Diagnosis Code S61.330
Short Description: Pnctr w/o foreign body of r idx fngr w damage to nail
Long Description: Puncture wound without foreign body of right index finger with damage to nail
Version 2019 of the ICD-10-CM diagnosis code S61.330
Not Valid for Submission
The code S61.330 is a "header" nonspecific and is not valid for submission for HIPAA-covered transactions. Consider using a similar code with the correct level of specificity.
Information for Medical Professionals
Information for Patients
Your toenails and fingernails protect the tissues of your toes and fingers. They are made up of layers of a hardened protein called keratin, which is also in your hair and skin. The health of your nails can be a clue to your overall health. Healthy nails are usually smooth and consistent in color. Specific types of nail discoloration and changes in growth rate can be signs of lung, heart, kidney, and liver diseases, as well as diabetes and anemia. White spots and vertical ridges are harmless.
Nail problems that sometimes require treatment include
- Bacterial and fungal infections
- Ingrown nails
Keeping your nails clean, dry, and trimmed can help you avoid some problems. Do not remove the cuticle, which can cause infection.
- Aging changes in hair and nails (Medical Encyclopedia)
- Fungal nail infection (Medical Encyclopedia)
- Ingrown toenail (Medical Encyclopedia)
- Ingrown toenail removal - discharge (Medical Encyclopedia)
- Nail abnormalities (Medical Encyclopedia)
- Nail injuries (Medical Encyclopedia)
- Paronychia (Medical Encyclopedia)
- Splinter hemorrhages (Medical Encyclopedia)
Wounds and Injuries
Also called: Traumatic injuries
An injury is damage to your body. It is a general term that refers to harm caused by accidents, falls, hits, weapons, and more. In the U.S., millions of people injure themselves every year. These injuries range from minor to life-threatening. Injuries can happen at work or play, indoors or outdoors, driving a car, or walking across the street.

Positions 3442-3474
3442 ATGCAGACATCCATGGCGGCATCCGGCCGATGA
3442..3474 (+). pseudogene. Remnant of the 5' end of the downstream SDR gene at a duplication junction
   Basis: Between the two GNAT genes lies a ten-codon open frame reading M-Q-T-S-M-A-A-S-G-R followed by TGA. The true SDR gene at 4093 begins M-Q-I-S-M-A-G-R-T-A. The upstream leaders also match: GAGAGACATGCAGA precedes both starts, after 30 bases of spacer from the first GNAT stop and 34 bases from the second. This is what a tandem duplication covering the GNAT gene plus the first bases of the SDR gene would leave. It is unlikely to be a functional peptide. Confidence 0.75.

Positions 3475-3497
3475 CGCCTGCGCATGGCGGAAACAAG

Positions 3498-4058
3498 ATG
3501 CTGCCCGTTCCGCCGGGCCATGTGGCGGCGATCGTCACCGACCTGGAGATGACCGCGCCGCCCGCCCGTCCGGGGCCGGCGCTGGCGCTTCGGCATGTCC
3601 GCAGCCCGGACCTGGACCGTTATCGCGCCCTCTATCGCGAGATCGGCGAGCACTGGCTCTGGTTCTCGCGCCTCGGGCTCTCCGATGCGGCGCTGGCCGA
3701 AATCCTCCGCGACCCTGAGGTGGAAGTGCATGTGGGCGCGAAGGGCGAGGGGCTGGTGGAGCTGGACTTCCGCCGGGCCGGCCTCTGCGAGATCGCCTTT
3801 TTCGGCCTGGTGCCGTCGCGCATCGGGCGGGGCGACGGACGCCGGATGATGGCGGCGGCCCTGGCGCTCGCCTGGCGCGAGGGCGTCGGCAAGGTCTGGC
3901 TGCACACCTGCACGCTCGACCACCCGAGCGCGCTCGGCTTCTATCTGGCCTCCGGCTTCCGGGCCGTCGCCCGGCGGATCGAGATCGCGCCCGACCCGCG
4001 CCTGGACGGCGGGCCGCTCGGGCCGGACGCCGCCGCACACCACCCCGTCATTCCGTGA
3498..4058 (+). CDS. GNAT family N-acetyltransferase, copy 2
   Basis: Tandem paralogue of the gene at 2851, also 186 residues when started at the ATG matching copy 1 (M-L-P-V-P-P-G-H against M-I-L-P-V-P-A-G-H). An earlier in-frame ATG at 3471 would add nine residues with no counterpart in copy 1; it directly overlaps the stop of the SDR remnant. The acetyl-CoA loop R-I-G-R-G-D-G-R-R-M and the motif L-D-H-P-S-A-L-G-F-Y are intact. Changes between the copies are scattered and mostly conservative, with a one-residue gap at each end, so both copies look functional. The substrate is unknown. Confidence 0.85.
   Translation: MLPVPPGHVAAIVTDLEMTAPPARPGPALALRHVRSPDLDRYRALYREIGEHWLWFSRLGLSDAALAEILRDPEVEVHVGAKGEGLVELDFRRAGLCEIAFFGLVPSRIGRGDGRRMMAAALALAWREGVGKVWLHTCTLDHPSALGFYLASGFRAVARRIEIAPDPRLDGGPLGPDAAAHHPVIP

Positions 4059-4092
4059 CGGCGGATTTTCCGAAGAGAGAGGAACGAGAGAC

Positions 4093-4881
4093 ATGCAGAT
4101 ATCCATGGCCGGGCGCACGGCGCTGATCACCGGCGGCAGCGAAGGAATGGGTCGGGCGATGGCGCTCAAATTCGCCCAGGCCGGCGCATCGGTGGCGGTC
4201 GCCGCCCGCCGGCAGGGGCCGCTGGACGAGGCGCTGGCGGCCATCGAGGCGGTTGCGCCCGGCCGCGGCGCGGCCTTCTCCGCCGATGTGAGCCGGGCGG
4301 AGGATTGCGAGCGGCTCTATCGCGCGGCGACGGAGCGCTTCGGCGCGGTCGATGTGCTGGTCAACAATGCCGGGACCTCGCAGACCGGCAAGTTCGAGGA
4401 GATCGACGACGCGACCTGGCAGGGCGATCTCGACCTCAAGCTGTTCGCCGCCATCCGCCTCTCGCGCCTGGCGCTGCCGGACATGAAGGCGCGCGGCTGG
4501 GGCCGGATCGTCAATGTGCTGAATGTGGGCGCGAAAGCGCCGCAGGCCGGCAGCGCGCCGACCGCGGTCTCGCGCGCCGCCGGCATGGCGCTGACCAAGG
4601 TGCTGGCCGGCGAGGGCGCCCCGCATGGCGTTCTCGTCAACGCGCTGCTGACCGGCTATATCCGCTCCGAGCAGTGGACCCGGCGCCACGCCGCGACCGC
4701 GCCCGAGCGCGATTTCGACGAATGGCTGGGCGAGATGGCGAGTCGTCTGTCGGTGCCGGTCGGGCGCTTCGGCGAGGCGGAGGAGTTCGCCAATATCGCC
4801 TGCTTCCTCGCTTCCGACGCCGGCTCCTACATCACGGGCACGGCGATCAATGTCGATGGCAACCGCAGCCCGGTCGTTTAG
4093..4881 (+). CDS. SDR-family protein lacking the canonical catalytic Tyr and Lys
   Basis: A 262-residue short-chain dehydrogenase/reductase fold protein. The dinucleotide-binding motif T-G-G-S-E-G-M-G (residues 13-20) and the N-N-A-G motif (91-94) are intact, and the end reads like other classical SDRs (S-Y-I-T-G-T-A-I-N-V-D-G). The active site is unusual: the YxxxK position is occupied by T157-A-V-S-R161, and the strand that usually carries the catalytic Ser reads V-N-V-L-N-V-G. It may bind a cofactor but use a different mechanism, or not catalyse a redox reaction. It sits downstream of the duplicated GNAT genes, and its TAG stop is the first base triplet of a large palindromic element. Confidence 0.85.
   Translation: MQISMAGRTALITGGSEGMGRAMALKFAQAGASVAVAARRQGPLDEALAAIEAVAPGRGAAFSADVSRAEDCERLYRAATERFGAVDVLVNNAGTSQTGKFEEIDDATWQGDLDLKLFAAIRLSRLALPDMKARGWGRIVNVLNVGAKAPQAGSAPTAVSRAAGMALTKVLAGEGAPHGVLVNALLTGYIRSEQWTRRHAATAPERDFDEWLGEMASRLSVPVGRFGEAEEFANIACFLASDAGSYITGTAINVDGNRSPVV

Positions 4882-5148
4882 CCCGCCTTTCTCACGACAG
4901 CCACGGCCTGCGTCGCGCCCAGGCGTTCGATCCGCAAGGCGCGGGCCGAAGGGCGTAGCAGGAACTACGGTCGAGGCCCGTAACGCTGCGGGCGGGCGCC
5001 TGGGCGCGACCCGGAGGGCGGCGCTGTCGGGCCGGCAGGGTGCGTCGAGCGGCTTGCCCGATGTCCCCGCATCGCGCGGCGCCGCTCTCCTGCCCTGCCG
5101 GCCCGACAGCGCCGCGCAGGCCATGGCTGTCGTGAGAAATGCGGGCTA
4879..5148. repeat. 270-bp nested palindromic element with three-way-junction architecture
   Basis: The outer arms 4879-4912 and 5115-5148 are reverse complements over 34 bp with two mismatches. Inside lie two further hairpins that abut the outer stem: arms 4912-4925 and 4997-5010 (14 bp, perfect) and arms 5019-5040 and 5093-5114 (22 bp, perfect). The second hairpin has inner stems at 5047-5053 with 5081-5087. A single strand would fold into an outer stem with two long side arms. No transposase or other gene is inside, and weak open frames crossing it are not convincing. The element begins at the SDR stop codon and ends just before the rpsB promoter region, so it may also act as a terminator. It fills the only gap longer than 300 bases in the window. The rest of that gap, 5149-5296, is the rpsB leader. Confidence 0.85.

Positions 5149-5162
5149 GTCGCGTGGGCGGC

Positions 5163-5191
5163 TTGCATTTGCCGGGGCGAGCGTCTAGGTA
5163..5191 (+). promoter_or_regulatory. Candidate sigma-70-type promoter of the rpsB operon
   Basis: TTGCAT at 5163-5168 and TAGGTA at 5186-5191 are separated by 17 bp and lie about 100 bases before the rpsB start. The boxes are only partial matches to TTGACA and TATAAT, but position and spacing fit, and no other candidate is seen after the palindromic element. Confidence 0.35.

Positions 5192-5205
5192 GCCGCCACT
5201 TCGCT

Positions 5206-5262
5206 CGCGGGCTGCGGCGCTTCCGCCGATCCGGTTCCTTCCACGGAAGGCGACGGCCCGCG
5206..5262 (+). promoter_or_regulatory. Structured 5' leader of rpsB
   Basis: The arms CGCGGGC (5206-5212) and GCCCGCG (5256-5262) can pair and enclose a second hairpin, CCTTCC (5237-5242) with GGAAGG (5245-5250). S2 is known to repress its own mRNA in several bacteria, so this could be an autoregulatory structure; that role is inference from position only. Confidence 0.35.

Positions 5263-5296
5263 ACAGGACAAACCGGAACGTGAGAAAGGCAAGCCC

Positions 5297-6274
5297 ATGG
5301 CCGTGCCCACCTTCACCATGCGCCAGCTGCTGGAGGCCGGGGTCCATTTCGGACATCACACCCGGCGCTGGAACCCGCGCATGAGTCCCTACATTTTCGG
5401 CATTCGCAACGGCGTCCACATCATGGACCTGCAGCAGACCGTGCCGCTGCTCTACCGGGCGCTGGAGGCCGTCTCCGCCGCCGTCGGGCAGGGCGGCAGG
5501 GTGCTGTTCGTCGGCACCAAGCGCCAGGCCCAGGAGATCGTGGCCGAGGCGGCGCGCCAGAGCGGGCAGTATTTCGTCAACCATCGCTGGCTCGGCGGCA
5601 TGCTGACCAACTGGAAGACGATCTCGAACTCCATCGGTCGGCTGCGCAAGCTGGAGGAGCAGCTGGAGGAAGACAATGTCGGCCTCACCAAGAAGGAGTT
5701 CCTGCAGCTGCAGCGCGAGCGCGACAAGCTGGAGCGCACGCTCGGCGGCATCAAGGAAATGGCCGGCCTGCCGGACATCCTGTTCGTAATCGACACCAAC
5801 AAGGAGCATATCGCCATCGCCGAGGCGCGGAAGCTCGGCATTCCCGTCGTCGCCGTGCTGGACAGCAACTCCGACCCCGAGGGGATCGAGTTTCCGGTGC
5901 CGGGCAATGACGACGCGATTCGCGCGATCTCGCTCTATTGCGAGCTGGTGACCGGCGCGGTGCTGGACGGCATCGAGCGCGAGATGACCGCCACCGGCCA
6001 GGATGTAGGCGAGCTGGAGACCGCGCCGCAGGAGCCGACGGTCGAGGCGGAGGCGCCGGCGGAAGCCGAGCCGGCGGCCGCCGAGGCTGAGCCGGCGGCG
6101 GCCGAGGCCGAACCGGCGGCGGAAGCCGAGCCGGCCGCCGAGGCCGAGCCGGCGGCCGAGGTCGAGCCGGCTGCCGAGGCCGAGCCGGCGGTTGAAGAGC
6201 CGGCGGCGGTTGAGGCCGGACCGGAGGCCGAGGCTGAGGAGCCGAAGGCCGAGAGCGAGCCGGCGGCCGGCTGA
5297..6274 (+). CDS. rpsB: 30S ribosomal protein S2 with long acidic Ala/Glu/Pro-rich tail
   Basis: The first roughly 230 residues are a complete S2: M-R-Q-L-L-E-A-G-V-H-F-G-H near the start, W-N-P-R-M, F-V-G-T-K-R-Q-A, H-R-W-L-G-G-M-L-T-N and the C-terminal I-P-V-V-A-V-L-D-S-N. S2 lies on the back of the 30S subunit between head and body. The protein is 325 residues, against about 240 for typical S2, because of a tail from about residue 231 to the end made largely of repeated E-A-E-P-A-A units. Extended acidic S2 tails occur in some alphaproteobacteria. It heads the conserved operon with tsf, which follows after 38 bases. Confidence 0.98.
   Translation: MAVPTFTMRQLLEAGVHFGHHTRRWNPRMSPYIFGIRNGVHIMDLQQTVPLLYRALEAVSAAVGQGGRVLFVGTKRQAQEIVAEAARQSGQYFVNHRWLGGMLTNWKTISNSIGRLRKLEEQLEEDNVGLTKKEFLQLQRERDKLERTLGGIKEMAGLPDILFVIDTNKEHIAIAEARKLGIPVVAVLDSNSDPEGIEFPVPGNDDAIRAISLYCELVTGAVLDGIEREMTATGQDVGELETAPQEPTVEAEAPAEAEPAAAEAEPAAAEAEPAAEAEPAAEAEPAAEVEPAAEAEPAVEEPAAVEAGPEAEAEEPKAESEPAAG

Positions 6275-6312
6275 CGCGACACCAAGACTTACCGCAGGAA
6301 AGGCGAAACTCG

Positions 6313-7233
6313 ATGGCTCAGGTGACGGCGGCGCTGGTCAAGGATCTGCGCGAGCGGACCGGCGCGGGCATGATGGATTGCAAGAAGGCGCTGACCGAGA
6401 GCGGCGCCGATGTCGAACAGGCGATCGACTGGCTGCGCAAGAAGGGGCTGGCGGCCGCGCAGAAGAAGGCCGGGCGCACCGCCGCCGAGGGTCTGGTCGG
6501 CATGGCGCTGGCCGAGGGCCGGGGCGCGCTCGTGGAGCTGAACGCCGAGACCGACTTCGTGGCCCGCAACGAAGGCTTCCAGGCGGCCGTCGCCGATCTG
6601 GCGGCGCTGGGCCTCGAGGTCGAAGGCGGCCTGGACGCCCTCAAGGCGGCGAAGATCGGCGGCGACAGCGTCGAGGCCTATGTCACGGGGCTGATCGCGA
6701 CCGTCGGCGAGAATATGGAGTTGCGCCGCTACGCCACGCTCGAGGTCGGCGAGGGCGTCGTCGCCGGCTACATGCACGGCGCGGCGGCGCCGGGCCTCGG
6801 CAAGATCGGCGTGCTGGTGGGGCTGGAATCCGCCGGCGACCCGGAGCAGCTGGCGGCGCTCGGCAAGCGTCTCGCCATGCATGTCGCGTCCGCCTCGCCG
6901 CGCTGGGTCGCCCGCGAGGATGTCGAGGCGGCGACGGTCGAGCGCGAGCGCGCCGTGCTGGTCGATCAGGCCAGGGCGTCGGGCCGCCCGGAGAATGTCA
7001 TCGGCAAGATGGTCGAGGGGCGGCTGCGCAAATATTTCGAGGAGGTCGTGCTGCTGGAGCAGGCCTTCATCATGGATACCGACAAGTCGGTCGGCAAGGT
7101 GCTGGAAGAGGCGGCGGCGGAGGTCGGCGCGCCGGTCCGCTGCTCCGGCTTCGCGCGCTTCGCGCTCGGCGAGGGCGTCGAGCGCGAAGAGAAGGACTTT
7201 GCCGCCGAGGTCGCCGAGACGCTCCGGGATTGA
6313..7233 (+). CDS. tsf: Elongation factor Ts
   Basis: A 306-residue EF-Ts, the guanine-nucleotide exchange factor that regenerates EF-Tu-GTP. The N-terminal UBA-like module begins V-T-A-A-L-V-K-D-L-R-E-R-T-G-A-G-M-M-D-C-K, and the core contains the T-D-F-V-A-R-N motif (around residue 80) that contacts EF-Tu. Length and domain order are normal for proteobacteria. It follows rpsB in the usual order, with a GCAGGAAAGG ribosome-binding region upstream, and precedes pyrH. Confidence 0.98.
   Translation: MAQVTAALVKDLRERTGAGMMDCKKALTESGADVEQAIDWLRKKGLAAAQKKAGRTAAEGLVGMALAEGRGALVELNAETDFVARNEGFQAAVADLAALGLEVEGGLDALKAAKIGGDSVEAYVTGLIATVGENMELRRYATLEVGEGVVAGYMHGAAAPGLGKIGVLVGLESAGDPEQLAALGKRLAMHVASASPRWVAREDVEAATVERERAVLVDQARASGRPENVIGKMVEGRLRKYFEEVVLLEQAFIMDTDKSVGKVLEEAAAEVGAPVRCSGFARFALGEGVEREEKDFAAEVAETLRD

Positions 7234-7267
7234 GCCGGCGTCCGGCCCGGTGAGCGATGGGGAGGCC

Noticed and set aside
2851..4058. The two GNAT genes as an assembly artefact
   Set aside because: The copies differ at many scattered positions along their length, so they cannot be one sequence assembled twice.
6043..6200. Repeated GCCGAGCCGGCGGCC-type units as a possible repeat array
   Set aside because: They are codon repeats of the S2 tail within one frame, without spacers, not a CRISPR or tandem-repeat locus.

Wounds are injuries that break the skin or other body tissues. They include cuts, scrapes, scratches, and punctured skin. They often happen because of an accident, but surgery, sutures, and stitches also cause wounds. Minor wounds usually aren't serious, but it is important to clean them. Serious and infected wounds may require first aid followed by a visit to your doctor. You should also seek attention if the wound is deep, you cannot close it yourself, you cannot stop the bleeding or get the dirt out, or it does not heal.
Other common types of injuries include
- Animal bites
- Electrical injuries
- Sprains and strains
- Bleeding (Medical Encyclopedia)
- Crush injury (Medical Encyclopedia)
- Cuts and puncture wounds (Medical Encyclopedia)
- Electrical injury (Medical Encyclopedia)
- Gunshot wounds -- aftercare (Medical Encyclopedia)
- How wounds heal (Medical Encyclopedia)
- Laceration - sutures or staples - at home (Medical Encyclopedia)
- Lacerations - liquid bandage (Medical Encyclopedia)
- Surgical wound care (Medical Encyclopedia)
- Surgical wound infection - treatment (Medical Encyclopedia)
- Wet to dry dressing changes (Medical Encyclopedia)
- Wound care centers (Medical Encyclopedia)
The ICD-10 and ICD-9 GEMs are used to facilitate linking between the diagnosis codes in ICD-9-CM and the new ICD-10-CM code set. The GEMs are the raw material from which providers, health information vendors and payers can derive specific applied mappings to meet their needs.
The Present on Admission (POA) indicator is used for diagnosis codes included in claims involving inpatient admissions to general acute care hospitals. POA indicators must be reported to CMS on each claim to facilitate the grouping of diagnoses codes into the proper Diagnostic Related Groups (DRG). CMS publishes a listing of specific diagnosis codes that are exempt from the POA reporting requirement.